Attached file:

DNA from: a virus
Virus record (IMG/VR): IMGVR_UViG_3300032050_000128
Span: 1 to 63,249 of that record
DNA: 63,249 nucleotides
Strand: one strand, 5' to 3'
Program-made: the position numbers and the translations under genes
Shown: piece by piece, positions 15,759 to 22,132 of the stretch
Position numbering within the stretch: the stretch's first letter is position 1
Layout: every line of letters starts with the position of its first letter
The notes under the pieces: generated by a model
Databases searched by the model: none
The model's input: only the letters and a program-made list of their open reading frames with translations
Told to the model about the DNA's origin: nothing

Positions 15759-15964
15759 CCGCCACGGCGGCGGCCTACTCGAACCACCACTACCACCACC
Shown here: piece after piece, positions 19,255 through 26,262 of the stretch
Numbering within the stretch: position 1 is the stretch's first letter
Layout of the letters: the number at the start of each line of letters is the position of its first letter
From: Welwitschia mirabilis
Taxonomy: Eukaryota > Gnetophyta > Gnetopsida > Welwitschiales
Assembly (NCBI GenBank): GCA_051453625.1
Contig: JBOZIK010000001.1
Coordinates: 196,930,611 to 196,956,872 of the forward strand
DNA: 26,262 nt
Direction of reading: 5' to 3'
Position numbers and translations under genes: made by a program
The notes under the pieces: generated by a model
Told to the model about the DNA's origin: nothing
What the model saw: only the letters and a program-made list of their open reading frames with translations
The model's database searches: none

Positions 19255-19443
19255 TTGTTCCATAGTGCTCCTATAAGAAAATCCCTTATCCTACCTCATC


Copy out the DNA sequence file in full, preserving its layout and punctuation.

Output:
DNA from: a virus
Virus record (IMG/VR): IMGVR_UViG_3300032050_000128
Span: 1 to 63,249 of that record
DNA: 63,249 nucleotides
Strand: one strand, 5' to 3'
Program-made: the position numbers and the translations under genes
Shown: piece by piece, positions 15,759 to 22,132 of the stretch
Position numbering within the stretch: the stretch's first letter is position 1
Layout: every line of letters starts with the position of its first letter
The notes under the pieces: generated by a model
Databases searched by the model: none
The model's input: only the letters and a program-made list of their open reading frames with translations
Told to the model about the DNA's origin: nothing

Positions 15759-15964
15759 CCGCCACGGCGGCGGCCTACTCGAACCACCACTACCACCACC
Shown here: piece after piece, positions 19,255 through 26,262 of the stretch
Numbering within the stretch: position 1 is the stretch's first letter
Layout of the letters: the number at the start of each line of letters is the position of its first letter
From: Welwitschia mirabilis
Taxonomy: Eukaryota > Gnetophyta > Gnetopsida > Welwitschiales
Assembly (NCBI GenBank): GCA_051453625.1
Contig: JBOZIK010000001.1
Coordinates: 196,930,611 to 196,956,872 of the forward strand
DNA: 26,262 nt
Direction of reading: 5' to 3'
Position numbers and translations under genes: made by a program
The notes under the pieces: generated by a model
Told to the model about the DNA's origin: nothing
What the model saw: only the letters and a program-made list of their open reading frames with translations
The model's database searches: none

Positions 19255-19443
19255 TTGTTCCATAGTGCTCCTATAAGAAAATCCCTTATCCTACCTCATC